HC: How swiftly do you think the BDS movement will take hold on a level akin to the global BDS movement which helped to topple Apartheid in South Africa? Do you think the BDS movement will take years/decades to make a difference or are you optimistic that it can make a difference sooner?
OB: The South African call for boycott came out in the late 1950s. The mainstream in the world’s most powerful countries, particularly in the West, effectively adopted boycotts and divestments against the apartheid regime in South Africa in the 1980s. In comparison, despite being less than six years young, the Palestinian-led, global BDS movement has already reached the mainstream in the West and achieved major victories in the economic, cultural, and academic boycott fields. The number of prominent cultural figures, intellectuals and artists who have either endorsed BDS or at least respected its criteria has grown at an impressive rate since Israel’s illegal and patently immoral war of aggression on the besieged and still-occupied Gaza Strip.
HC: There has been a lot of publicity around particularly musicians who have recently decided not to perform in Israel. How important do you think it is that celebrities also take part in the BDS movement?
OB: After Israel’s Freedom Flotilla massacre which led to the murder of 9 unarmed Turkish humanitarian relief workers and human rights activists — one with dual Turkish/US citizenship — and to the injury of dozens more from several countries, leading cultural figures and bands heeded our cultural boycott call.
World renowned British writer, Iain Banks, wrote in the Guardian that the best way for international artists, writers and academics to “convince Israel of its moral degradation and ethical isolation” is “simply by having nothing more to do with this outlaw state.” This position was later endorsed by Stephane Hessel, co-author of the Universal Declaration of Human Rights, Holocaust survivor and former French diplomat.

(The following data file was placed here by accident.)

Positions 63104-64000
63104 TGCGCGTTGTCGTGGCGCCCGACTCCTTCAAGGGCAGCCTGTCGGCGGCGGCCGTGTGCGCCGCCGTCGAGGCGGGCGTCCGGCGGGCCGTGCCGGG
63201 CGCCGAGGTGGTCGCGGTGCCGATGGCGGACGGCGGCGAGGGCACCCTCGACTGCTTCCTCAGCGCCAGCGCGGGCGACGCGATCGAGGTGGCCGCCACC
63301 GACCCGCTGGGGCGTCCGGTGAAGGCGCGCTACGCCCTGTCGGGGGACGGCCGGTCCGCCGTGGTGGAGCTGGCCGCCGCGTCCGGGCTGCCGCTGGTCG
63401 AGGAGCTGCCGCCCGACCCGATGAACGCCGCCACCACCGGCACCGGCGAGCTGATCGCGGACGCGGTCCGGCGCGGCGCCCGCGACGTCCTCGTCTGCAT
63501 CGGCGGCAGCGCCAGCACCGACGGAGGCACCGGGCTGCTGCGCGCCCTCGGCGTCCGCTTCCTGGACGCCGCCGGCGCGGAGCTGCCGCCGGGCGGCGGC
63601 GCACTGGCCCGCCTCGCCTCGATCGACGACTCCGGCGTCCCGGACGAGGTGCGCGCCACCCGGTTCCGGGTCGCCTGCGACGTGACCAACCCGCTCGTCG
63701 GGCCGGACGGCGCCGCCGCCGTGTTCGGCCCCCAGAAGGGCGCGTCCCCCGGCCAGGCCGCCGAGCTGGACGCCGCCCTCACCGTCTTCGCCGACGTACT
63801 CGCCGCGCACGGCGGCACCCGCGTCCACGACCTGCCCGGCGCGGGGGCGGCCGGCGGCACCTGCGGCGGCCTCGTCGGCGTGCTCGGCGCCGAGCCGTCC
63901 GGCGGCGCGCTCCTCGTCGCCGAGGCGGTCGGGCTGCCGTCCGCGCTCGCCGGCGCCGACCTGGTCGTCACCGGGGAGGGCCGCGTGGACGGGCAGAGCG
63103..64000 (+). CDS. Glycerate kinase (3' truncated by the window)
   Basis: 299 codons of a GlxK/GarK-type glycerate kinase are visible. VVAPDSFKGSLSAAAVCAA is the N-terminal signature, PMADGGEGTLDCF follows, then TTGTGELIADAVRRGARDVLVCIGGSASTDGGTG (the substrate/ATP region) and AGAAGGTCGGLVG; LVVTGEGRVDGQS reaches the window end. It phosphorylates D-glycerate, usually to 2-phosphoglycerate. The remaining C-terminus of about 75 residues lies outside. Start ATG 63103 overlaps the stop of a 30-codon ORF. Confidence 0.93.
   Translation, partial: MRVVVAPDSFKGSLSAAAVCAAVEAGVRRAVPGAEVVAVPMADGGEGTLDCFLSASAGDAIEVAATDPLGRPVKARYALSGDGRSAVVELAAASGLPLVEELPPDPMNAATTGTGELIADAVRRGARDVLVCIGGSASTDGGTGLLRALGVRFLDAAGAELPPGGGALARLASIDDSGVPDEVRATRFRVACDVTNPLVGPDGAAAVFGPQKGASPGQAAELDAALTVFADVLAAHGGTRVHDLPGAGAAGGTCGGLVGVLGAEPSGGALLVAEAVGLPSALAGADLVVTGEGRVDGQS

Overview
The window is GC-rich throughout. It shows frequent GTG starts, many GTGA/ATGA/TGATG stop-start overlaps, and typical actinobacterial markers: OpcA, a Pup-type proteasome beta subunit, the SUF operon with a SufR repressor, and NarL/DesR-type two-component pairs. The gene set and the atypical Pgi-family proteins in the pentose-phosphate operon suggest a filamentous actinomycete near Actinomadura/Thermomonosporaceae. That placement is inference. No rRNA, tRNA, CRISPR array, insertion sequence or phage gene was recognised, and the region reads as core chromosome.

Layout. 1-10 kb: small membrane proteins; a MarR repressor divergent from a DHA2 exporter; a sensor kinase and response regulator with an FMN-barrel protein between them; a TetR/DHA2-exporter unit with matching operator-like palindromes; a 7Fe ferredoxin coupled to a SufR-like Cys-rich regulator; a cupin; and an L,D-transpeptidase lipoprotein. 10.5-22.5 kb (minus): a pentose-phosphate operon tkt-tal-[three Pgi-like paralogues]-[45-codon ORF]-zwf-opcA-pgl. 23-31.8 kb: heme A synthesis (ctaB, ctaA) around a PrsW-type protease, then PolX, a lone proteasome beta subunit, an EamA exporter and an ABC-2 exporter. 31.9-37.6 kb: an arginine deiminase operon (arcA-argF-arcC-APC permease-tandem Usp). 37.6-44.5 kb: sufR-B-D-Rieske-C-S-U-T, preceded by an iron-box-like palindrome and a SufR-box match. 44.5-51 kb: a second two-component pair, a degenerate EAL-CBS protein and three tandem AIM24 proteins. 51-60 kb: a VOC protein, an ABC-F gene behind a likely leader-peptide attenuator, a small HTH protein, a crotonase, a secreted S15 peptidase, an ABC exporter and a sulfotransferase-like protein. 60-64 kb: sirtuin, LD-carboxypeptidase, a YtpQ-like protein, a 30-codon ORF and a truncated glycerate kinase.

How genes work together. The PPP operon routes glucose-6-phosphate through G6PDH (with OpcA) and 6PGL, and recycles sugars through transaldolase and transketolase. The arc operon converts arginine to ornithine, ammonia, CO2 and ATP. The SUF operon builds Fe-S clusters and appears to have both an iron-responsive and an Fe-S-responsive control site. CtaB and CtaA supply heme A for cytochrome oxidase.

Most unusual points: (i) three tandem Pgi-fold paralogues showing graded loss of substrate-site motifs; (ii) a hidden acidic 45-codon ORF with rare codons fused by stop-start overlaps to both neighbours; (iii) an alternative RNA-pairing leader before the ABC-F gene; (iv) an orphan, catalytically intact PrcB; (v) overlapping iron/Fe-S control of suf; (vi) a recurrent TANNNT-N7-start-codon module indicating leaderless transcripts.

Many British literary and academic figures published a letter in the Independent that said, “We … appeal to British writers and scholars to boycott all literary, cultural and academic visits to Israel sponsored by the Israeli government, including those organised by Israeli cultural foundations and universities.”
In the world of performing arts, Massive Attack, among other top music bands, refused to perform in Israel in protest over its treatment of the Palestinians; the Klaxons, Gorillaz Sound System, the Pixies and other prominent groups cancelled scheduled concerts there. World best-selling writer, the Swedish Henning Mankell, who was on the Flotilla when attacked, called for South-Africa style global sanctions against Israel in response to its brutality.
The best-selling US author, Alice Walker, reminded the world of the Rosa Parks-triggered and Martin Luther King-led boycott of a racist bus company in Montgomery, Alabama during the US civil rights movement, calling for wide endorsement of BDS against Israel as a moral duty in solidarity with Palestinians, “to soothe the pain and attend the sorrows of a people wrongly treated for generations.”
In the weeks before the Flotilla attack, artists of the caliber of Elvis Costello, Gil Scott-Heron and Carlos Santana all cancelled scheduled performances in Israel after receiving appeals from Palestinian and international BDS groups.
More recently, Roger Waters explicitly endorsed BDS in a long-awaited article in the Guardian. French singer Vanessa Paradis and German bass-baritone Thoman Quasthoff also cancelled gigs in Israel.
When celebrities of this caliber cancel events in Israel over its human rights record they help to reveal Israel’s true face as a state practicing occupation, settler-colonialism and apartheid and contribute to challenging Israel’s impunity and infringement of international law.
HC: Your new book “BDS – The Global Struggle for Palestinian Rights has received high praise from academics and peace activists such as Professor Ilan Pappé, Archbishop Desmond Tutu, Nobel Peace Laureate Mairead Maguire, and many others; but how has your book been received by the Israeli community and Israeli leadership in general?
OB: I have no idea, actually.
HC: You lived in America for many years and in fact got your bachelor and masters degrees from Columbia University in New York; you were due to go back to America for a book tour with your new book “BDS – The Global Struggle for Palestinian Rights” and yet you have just been denied a visa. Were you given any reasons for the rejection of your visa application and what do you think is the real reason why America is refusing your entry to the States?